SphK1 is required for NGF-induced transactivation of S1P receptors

Previously, we have shown that binding of NGF to TrkA stimulates SphK1, leading to a rapid increase in S1P levels in PC12 cells (Edsall et al., 1997). Although SphK1 is diffusely distributed in the cytosol of unstimulated PC12 cells, as it is in other cell types (Olivera et al., 1999), NGF induced its rapid translocation to the plasma membrane where its substrate sphingosine resides (Fig. 2, A and B). In sharp contrast, SphK1 appeared to be entirely cytoplasmic in nnr5 cells and translocation to the plasma membrane by NGF was not evident (Fig. 2, A and B), even after much longer exposure (unpublished data).

To examine whether SphK1 activity is required for NGF-induced translocation of SphK1 and S1P receptors, we used a catalytically inactive, dominant-negative mutant SphK1 prepared by site-directed mutagenesis of the second conserved glycine residue in the ATP-binding site (SGDGX17–21K(R)) present within the conserved catalytic domain of all SphK isoforms. In untreated PC12 cells, the catalytically inactive G82D mutant (SphK1-G82D) had a similar diffuse cytosplasmic distribution as wild-type SphK1. NGF treatment also translocated SphK1-G82D to the plasma membrane in a TrkA-dependent manner (Fig. 2, A and B), and the catalytically inactive mutant prevented NGF-induced internalization of S1P1 (Fig. 2 C).

In PC12 cells, NGF initiates time-dependent cellular differentiation and neurite outgrowth (Greene and Tischler, 1976). Because NGF translocates (Fig. 2 A) and stimulates SphK1 (Edsall et al., 1997), it was of interest to examine the role of SphK1 in neuritogenesis. In both naive and vector-transfected PC12 cells, there was no detectable neurite extension 1 d after NGF treatment and only minimal extension by 36 h (Fig. 2 D). In contrast, SphK1 overexpression enhanced the initiation of NGF-induced PC12 cell differentiation, resulting in a significant increase in PC12 cells bearing neurites twice the length of their cell bodies that was evident within 1 d and marked at 36 h. However, at 48 h, vector- and SphK1-transfected cells exhibited similarly extended neurites. Moreover, expression of SphK1-G82D significantly inhibited the rate of neurite extension induced by NGF (Fig. 2 D). These results suggest that SphK1 might play a role in NGF-mediated neurite elaboration.

Transactivation of S1P receptors by NGF differentially affects neurite extension

Untreated naive PC12 cells endogenously express mRNA for S1P1 (Lado et al., 1994), S1P2 (MacLennan et al., 2000), S1P3 (Molderings et al., 2002), and S1P5 (Glickman et al., 1999). A recent analysis established the successful use of anti-S1P receptor antibodies for immunocytochemical analysis in diverse cell types (Jin et al., 2003). Immunohistochemistry with specific S1P receptor antibodies also revealed the expression of S1P1, S1P2, and S1P5 in PC12 cells (Fig. 3 A). In agreement with previous reports (Lado et al., 1994; Glickman et al., 1999; MacLennan et al., 2000), treatment with NGF down-regulated all of the S1P receptors except S1P1 as demonstrated by RT-PCR (unpublished data) and by the nearly complete disappearance of immunohistochemical labeling with anti-S1P2 and anti-S1P5, but not with anti-S1P1 (Fig. 3 A).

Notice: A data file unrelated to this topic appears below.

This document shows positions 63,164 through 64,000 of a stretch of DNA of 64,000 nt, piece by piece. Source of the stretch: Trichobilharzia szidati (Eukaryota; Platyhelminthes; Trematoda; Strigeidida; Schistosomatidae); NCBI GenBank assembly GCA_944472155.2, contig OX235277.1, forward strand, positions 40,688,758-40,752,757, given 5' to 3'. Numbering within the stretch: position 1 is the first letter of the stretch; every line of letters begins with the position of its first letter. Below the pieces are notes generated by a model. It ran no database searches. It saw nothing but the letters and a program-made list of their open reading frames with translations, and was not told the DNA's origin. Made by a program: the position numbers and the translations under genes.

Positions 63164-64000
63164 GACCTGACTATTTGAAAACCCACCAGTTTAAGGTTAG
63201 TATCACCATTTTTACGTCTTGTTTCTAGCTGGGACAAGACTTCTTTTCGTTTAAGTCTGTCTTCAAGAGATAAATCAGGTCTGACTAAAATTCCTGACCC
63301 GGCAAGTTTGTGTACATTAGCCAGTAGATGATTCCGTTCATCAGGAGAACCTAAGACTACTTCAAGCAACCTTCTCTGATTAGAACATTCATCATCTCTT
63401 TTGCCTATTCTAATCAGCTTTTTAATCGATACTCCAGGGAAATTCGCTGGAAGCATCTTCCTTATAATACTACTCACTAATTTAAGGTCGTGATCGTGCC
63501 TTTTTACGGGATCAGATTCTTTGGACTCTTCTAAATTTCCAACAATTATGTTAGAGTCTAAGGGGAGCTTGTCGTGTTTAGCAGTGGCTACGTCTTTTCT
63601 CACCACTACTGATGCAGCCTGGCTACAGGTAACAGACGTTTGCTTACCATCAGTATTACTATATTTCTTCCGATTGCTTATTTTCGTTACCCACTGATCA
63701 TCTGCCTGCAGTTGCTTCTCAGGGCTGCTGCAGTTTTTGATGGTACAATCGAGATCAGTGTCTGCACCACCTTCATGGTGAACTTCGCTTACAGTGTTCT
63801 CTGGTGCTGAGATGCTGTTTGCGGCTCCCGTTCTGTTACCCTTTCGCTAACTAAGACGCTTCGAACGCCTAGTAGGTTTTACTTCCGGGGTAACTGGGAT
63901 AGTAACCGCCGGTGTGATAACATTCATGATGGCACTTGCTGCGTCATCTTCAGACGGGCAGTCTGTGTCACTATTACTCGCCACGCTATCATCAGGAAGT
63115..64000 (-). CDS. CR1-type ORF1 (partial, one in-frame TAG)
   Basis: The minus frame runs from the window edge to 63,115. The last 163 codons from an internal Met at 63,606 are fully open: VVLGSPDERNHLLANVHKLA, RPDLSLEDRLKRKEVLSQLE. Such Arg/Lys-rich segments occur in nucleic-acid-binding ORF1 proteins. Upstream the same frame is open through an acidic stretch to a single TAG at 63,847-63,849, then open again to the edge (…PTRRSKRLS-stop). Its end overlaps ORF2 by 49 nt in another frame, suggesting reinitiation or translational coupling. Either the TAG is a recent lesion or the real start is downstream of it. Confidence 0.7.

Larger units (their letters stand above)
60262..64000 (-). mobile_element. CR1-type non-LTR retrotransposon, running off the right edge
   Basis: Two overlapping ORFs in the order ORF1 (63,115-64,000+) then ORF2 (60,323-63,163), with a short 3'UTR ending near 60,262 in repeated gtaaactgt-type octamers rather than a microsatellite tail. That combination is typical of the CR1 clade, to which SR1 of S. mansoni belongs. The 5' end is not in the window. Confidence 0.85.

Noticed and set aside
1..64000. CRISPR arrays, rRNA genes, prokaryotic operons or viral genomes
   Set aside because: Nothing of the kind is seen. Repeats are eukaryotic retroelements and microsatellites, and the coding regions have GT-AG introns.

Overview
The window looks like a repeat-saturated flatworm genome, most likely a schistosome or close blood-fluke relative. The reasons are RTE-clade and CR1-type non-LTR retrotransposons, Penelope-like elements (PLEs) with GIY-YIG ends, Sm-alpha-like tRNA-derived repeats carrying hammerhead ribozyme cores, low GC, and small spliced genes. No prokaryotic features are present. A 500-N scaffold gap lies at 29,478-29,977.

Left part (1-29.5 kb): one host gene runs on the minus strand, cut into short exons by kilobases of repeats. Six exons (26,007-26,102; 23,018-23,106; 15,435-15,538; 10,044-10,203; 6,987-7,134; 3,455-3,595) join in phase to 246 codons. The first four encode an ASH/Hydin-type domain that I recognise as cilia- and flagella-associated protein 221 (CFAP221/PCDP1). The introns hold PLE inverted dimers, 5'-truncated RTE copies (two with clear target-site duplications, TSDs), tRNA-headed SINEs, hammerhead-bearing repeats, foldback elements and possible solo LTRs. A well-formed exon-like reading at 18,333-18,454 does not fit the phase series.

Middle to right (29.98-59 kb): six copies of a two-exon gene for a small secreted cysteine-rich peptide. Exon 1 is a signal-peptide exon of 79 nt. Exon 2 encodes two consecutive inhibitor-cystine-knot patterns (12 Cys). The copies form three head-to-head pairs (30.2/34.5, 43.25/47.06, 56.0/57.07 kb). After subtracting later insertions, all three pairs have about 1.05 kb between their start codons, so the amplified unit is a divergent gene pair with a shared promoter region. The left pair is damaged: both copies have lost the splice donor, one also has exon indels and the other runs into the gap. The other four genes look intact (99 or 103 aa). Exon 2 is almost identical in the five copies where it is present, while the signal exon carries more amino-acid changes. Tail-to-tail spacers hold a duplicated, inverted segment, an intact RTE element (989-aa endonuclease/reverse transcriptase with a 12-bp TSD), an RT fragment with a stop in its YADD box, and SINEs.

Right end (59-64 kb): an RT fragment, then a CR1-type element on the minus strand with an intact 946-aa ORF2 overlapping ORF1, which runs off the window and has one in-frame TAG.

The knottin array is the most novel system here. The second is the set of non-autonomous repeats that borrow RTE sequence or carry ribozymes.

Next, we examined the involvement of S1P receptors in neurite extension. Overexpression of S1P1 remarkably accelerated and strongly potentiated NGF-induced neurite extension in these cells, again in the absence of exogenous S1P. Within 1 d, nearly 20% of these cells had neurites twice the length of their cell bodies (Fig. 3 B), whereas barely detectable neurite extension was observed in naive or vector-transfected PC12 cells, and no neurites were detectable in S1P2- or S1P5-expressing cells (Fig. 3 B). This dramatic stimulation of NGF-induced neurite formation at 24 h was also clearly evident in the morphology of S1P1-transfected PC12 cells (Fig. 1 A, bottom). Moreover, overexpression of S1P1 enhanced NGF-induced differentiation even after prolonged exposure. By contrast, overexpression of either S1P2 or S1P5 strongly inhibited NGF-induced neurite extension (Fig. 3 B). Similar results were obtained with PC12 cells that were transfected with wild-type S1P1, S1P2, or S1P5, together with GFP at a 5:1 ratio to identify transfected cells (unpublished data), further supporting the notion that the GFP tag does not interfere with functions of the S1P receptors (Liu et al., 1999). When S1P was added to PC12 cells overexpressing S1P2 or S1P5 for only the final 3 h of a 120-h culture period in the presence of NGF, it initiated retraction of existing neurites (Fig. 3 C). Similarly, wild-type S1P2 and S1P3, but not S1P1, have previously been associated with S1P-induced rounding of NGF-differentiated PC12 cells (Van Brocklyn et al., 1999).

The opposing roles of Rac and Rho in neurite extension modulated by S1P receptors